Have you heard? Kermit the Frog has a new love interest, and the internet is PISSED.
After 30 years of dating and being clubbed on the head with handbags, "Kerrrmie" finally sent Miss Piggy packing. And a month later he's already replaced the Muppet with a lesser specimen named Denise. Pfft!
The couple announced their dramatic split on 4 August. But Twitter user @PoliticalGroove smelled a rat:
The good loyal folk on social media are not standing for Miss Piggy's stand-in. After all there is only one hair-flipping diva with a snout like that. Everyone else is an imposter, nay a swine (sorry).
Kermit first debuted his new flame, an ABC marketing executive named Denise, on People.com, and the devastating news went on to trend on social media.
Many of us grew up watching the tumultuous cross-species relationship. But it has to be said, trouble was brewing all along. After all, Miss Piggy was demanding and bossy, and she walked all over Kermit.
She emasculated the frog puppet in the worst possible way, and drove him to sing “It’s Not Easy Being Green."
So even though it was probably high time for Kermit to break it off, it can't be easy for Denise being the other pig.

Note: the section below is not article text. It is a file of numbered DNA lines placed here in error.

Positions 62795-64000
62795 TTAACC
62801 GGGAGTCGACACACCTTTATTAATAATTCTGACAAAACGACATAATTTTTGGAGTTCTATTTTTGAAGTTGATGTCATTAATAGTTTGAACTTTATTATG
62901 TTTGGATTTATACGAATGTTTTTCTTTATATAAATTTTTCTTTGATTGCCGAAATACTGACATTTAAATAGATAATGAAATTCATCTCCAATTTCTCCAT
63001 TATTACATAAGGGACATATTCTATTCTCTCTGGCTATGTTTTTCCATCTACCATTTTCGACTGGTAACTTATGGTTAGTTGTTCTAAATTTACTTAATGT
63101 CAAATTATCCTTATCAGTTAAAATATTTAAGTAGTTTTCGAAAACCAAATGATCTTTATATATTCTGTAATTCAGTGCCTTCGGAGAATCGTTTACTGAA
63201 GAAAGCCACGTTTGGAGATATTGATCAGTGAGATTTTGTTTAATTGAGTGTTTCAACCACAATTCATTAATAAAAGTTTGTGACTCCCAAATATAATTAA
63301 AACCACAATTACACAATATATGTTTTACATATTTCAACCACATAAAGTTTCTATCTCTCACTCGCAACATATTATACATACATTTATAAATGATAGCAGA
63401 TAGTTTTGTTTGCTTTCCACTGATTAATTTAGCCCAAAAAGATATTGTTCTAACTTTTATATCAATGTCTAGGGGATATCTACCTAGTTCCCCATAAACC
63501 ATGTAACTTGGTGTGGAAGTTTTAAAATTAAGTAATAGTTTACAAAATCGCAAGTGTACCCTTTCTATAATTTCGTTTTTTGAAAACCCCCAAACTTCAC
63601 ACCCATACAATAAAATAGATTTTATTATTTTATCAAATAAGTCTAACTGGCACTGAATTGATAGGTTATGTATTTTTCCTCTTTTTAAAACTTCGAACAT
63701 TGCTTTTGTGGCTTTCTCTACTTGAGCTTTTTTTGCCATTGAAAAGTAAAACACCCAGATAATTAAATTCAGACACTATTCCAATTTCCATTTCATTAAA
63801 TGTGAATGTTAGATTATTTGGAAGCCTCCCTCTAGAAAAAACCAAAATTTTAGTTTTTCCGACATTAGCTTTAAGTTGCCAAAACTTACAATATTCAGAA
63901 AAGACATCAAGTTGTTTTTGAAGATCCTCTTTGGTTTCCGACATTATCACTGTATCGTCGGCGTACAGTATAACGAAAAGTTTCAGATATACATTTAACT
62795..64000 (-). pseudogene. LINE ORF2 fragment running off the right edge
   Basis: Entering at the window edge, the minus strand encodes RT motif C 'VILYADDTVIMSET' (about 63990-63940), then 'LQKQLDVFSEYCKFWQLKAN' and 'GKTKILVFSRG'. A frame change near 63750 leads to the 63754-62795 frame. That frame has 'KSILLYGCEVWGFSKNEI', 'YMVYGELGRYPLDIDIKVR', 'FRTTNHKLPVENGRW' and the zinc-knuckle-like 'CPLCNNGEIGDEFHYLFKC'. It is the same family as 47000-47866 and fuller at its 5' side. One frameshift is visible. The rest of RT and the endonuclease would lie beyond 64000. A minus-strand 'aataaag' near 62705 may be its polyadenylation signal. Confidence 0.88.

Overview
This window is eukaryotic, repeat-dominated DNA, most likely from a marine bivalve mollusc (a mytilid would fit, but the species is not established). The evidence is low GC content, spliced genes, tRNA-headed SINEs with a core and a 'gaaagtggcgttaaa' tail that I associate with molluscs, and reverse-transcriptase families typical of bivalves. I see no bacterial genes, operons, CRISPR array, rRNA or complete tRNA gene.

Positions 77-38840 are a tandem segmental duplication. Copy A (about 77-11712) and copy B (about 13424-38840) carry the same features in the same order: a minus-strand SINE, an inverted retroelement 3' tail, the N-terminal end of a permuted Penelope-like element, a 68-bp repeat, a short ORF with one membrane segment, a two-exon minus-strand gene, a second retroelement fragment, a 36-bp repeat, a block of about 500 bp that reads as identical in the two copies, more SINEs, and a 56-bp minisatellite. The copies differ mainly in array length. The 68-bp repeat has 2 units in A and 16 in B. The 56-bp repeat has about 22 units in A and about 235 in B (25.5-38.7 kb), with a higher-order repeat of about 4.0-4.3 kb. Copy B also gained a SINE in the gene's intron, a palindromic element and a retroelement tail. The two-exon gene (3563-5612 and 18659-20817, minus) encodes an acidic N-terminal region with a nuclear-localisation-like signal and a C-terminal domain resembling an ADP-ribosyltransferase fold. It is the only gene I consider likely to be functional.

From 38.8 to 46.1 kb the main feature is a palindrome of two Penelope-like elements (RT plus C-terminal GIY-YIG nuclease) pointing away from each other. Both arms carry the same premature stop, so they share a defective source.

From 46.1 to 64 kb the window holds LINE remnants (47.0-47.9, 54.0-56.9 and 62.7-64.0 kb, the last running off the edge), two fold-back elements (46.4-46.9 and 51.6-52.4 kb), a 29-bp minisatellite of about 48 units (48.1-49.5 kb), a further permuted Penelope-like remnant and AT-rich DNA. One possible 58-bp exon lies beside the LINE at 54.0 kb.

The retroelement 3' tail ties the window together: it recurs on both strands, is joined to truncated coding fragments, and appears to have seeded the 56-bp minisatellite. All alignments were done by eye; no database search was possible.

It seems Miss Piggy isn't hanging around, drowning her sorrows in Häagen-Dazs. The porcine beauty was already caught cozying up to hunky Hunger Games actor, Liam Hemsworth:
Miss Piggy: 1. Kermit the Frog: 0. pic.twitter.com/QcZxokNkqb— E! Online (@eonline) September 1, 2015
A brand-new "Up Late With Missy Piggy" series debuts on ABC on 22 September, in which the ex-lovers will work together on a late-night talk show. There's bound to be drama and heartache.
Which team are you: pig or frog?
Image Source: ABC
Guys have their man caves, but what have we got? She sheds. Yes, a record number of yard sheds are being bought up by women, and not a single one of them is donning her gardening gloves. Increasingly, female entrepreneurs are retreating to their backyards to set up shop.
“She Sheds” are now a thing on Facebook and Pinterest, and after glancing at a few, you'll surely find yourself - as I did - openly lusting after a space of your own, even if it's just to read or meditate away from a noisy life.
Blessed luck for self-employed women with yard space in which they can create and run a legitimate business.
The work done by the women, aka as “sheddies”, is as varied as the sheds. The women are artisans and novelists and aestheticians and PR execs. One thing they all have in common is the need to retreat from the havoc of home to run their respective businesses.
"When I walk up the garden, I’m going to work," says jewellery maker, Emma Mitchell. "I am leaving the house behind, even though it’s only about 10 metres away. I’m able to separate the rest of my chaotic, stay-at-home mum life and go. We live in a little cottage and we’re quite child-focused. It’s good to get up here because I can then be an artist rather than a mum."
For Mills & Boon novelist, Louise Allen, the shed is essential to firing her imagination and eliminating certain, er, distractions.